How To Register a Boat That’s New, Used, or Without a Title

By Ken Schultz

Apr 12, 2023

Most boats need to be registered; here’s what to know about which boats, where and how to register a boat, and registering a boat without a title

The requirements for registering a boat vary from state to state. In many, the Department of Motor Vehicles handles boat registrations. In some, it is a boating or natural resource agency. You have to find out the specifics for where and how to register a boat for your state, which is easily done online.


Do I have to register my boat?

Generally, any boat propelled by a gas or electric motor has to be registered (including canoes, kayaks, and sailboats), whereas non-motorized boats do not (although there are some exceptions). The registration (and title, if one is issued) becomes proof of ownership, especially if the boat is one that you acquired used from a previous owner. In some states, a boat used solely on private water does not require registration.

How long is registration good for?

At a minimum it’s good for one year, but you may register it for multiple years. You do not have to register a boat in multiple states. A current registration from your home state will be honored in other states, so you can take your boat wherever you want.

Can I register a boat in a state where I don’t live?

Generally you cannot register a boat in a state where you don’t live, although some states do allow bona fide nonresident property owners to register a boat in a place where they own property and pay real estate taxes. Why do this? Perhaps the registration fees and/or personal property taxes are less in a state where you own property but don’t live. Or perhaps you keep the boat only in that state where you don’t live (such as at a vacation home) and this is more convenient.

Also, some states require that if you operate a boat that is registered in another state for more than a certain period of time (like 90 days) in their state, then you need to register it in their state.

How to Register a Boat

If you bought a new or used boat from a dealer, the dealer should be able to register the boat for you or help you complete the paperwork. If you bought it directly from a manufacturer or from an individual, you’ll have to do the registration yourself. Generally, you’ll need:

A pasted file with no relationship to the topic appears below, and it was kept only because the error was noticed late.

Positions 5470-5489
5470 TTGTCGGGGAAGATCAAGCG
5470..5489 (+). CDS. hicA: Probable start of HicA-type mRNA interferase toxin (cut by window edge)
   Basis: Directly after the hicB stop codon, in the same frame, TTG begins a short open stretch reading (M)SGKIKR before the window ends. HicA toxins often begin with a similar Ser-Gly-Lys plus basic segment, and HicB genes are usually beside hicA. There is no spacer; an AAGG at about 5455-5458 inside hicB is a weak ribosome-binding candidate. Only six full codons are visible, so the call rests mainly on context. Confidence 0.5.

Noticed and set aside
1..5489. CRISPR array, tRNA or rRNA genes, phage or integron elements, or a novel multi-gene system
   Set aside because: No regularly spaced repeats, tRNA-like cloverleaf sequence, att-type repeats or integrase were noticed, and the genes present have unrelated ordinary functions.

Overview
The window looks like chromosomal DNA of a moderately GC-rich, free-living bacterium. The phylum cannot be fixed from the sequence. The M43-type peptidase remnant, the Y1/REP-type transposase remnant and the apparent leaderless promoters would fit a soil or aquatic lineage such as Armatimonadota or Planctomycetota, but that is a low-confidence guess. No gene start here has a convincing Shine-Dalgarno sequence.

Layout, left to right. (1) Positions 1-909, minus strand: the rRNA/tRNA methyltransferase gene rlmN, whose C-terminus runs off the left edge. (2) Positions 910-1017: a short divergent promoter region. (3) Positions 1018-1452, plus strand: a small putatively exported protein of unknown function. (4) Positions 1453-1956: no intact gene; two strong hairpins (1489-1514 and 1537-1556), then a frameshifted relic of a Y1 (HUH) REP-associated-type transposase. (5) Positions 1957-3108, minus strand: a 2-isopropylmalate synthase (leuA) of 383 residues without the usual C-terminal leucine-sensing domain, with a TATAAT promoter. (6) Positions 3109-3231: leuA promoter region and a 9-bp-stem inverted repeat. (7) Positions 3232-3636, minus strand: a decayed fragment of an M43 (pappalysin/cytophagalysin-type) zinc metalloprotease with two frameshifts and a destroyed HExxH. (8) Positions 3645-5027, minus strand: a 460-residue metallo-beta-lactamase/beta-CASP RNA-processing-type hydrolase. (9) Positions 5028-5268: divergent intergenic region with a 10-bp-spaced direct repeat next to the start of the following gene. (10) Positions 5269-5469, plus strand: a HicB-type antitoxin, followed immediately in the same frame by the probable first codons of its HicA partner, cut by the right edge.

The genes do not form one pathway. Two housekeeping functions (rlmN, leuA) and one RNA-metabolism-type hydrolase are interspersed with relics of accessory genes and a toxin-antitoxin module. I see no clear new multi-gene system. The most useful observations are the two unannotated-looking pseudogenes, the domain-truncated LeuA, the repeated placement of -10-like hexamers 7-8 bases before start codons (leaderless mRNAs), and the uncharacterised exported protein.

• a signed and dated bill of sale

• a manufacturer’s statement of origin (only from a dealer or manufacturer)

• a registration or certificate of title that is signed over to you by the seller

You’ll provide these and a completed registration form to the appropriate agency and pay the required fee. They’ll issue you a registration, perhaps a certificate of title (depending on the state and the size of the boat), and assign you a registration number, which has to be displayed on your boat, often along with an expiration-dated sticker.


How to Register a Boat Without a Title

Try to avoid buying a boat that doesn’t have a certificate of title (this is even more so for a boat trailer). A lack of title or proper registration from the seller invites suspicion of the item being stolen, and can lead to registration delays and headaches. In some states, you cannot register a boat if it doesn’t have a title, yet others may not issue a title. In some, a boat can be registered with just a bill of sale and the last boat registration certificate (current or lapsed).

So check with your state for its requirements on how to register a boat without a title. At the very least, you’ll have a special form to fill out and probably some extra documentation to provide. If the seller doesn’t have a title (whether it’s required or not), get as much information about the boat as possible on the bill of sale, and make sure that you have the last registration issued for that boat.


Don’t take your new acquisition on the water until you have it registered. And check to see if you need a boating license in your state.

Ken Schultz
Ken Schultz
Ken Schultz was a longtime staff writer for Field & Stream magazine and is the former Fishing Editor of He’s written and photographed nineteen books on sportfishing topics, plus an annual fishing tips calendar, and his writing has appeared on various websites for more than two decades. His author website is